“Seems like we’re having more earthquakes,” was a common refrain in the aftermath of the absolutely horrific – see the Big Picture’s heartbreaking coverage – devastation in Haiti. Coming, as it did, on the heels of last week’s California tremblor, this would seem to be a logical conclusion.
But is it correct?
To try and answer that sad question, I began with data from the USGS, which someone (I can’t find a pointer anymore, ping me if you know who’s responsible) had thoughtfully dropped into a Google Doc. Because the dataset only includes events where the casualties were greater than 1,000, our answer will be imperfect, but it’s a start.
Because it can be difficult to extract patterns from raw data, I thought it would be useful to try and visualize it. While I could have used online tools such as Data Applied or GoodData for the purpose (not to mention these options covered by Flowing Data or full fledged BI tools like Cognos), on the recommendation of Infochimp’s Flip Kromer I gave Tableau a try. In spite of the fact that, having no Linux client, I had to spin up a Windows instance to use it.
There’s no apparent pattern at work, from what I can tell. Apparent from the spike in the mid-70’s, the frequency of deadly earthquakes seems to be roughly static.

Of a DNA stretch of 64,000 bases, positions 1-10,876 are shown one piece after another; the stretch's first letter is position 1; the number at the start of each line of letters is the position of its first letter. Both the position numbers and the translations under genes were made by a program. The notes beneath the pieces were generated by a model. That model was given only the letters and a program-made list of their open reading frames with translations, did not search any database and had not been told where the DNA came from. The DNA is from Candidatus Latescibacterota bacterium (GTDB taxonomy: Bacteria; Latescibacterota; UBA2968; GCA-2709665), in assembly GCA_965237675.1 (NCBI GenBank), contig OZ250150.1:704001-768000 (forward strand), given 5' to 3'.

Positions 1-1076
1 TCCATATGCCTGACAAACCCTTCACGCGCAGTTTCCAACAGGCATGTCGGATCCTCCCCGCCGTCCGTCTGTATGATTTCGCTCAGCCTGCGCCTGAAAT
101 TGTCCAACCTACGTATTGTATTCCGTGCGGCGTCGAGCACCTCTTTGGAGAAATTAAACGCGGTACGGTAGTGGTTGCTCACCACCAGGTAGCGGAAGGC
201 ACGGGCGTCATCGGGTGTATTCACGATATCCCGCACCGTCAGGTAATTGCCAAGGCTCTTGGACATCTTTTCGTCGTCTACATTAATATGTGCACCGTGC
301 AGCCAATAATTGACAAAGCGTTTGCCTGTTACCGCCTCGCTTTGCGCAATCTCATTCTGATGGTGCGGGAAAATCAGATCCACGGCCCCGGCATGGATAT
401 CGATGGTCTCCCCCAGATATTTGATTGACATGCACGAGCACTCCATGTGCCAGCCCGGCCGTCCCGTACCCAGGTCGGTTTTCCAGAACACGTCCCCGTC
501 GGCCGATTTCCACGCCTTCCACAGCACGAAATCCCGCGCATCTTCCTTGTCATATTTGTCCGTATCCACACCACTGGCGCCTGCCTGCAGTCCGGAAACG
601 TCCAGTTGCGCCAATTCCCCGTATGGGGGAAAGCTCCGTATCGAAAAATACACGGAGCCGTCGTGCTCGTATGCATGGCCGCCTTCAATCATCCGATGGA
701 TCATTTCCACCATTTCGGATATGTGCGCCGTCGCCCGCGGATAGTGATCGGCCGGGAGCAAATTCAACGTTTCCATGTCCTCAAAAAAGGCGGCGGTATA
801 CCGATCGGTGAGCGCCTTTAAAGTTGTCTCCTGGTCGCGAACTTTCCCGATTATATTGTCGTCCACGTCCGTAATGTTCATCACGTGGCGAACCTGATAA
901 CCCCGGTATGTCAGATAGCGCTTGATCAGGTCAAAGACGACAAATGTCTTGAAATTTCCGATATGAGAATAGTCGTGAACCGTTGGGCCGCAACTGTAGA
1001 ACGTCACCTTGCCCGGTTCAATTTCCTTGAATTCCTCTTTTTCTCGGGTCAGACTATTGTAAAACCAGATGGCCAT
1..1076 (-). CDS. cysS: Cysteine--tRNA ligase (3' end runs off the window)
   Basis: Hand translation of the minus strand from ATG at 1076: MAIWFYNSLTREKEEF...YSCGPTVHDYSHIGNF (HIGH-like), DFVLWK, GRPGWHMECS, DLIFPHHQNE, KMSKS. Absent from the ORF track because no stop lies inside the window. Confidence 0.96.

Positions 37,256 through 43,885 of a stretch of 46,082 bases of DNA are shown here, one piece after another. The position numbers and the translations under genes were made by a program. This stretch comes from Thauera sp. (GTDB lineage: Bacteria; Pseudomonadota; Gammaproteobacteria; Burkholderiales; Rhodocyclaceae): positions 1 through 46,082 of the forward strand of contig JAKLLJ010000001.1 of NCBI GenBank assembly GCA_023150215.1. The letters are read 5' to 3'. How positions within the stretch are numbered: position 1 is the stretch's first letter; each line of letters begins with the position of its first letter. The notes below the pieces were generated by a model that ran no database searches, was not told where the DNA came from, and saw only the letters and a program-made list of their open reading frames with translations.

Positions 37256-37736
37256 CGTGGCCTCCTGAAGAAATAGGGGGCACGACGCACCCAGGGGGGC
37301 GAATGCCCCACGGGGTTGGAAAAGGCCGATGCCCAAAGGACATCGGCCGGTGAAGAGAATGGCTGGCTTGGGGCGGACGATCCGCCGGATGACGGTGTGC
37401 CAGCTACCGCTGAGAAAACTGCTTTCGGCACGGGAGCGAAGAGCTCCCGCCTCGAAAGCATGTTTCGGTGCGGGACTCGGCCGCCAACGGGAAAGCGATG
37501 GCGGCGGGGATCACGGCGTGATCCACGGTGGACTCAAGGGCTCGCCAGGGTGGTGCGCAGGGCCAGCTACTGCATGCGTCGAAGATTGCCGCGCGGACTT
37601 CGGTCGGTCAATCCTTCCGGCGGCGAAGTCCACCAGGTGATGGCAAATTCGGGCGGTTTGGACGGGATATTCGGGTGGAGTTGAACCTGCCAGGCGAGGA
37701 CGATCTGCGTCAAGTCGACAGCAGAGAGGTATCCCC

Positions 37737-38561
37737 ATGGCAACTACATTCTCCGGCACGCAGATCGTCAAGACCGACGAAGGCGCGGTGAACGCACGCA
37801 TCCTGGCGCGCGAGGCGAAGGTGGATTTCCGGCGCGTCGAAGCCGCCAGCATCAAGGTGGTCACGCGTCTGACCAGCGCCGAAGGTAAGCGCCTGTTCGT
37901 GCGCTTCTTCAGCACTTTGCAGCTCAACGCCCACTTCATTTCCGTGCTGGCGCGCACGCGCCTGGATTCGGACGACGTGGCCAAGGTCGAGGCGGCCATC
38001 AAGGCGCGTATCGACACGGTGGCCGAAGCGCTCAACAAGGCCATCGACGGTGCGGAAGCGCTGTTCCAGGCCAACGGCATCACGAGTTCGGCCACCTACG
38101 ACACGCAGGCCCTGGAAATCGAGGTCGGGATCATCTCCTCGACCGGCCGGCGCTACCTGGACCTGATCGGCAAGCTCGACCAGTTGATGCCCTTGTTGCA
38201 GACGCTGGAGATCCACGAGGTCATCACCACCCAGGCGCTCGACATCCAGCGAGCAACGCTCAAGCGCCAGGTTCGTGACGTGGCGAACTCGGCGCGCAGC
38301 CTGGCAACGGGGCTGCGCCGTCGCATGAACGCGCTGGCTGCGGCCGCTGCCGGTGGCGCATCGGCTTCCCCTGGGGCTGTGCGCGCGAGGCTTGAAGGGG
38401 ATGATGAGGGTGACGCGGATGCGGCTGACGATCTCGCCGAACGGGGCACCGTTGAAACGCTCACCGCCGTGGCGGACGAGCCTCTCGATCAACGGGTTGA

Not perceptibly. As you can see, there’s a rough correlation between magnitude and the death toll, but there is no clearly identifiable escalation trend in either severity or cost of life. Here’s a different way of looking at the costs over time.
Which is not to say there are not observable patterns in the data. There are, for example, obvious geographic correlations. The frequency of deadly earthquakes, for example, appears to vary significantly by geography.
Which explains, in part, the geographic plotting of lives lost.
Obviously, there is more at work than geography. Socioeconomics have bearing on the availability and quality of medical care, for example, which in turn directly impacts the human implications of natural diasters, be they earthquake or other in nature. It’s also true that this doesn’t truly answer the questions, because we’re working on a subset of the earthquake data, which means that we’re answering a materially different question in most cases.
But the above exercise is just one example of how we can question and challenge our intuition by using data; by leveraging it in forms that make patterns and anomalies more readily identifiable.
None of the above will help the people of Haiti, sadly. For that please text Haiti to 90999 to donate $10 to the Red Cross; we’ve raised $8 million that way already. It’s also possible that the data from 2008 on will, in fact, demonstrate a troubling pattern of increased event frequency and devastation.
Until then, however, we should all try to remember to question what we think we know, because as a species we tend to be unduly influenced by recent events – particularly those that are frightening. Which is something we might want to keep firmly in mind, particularly these days.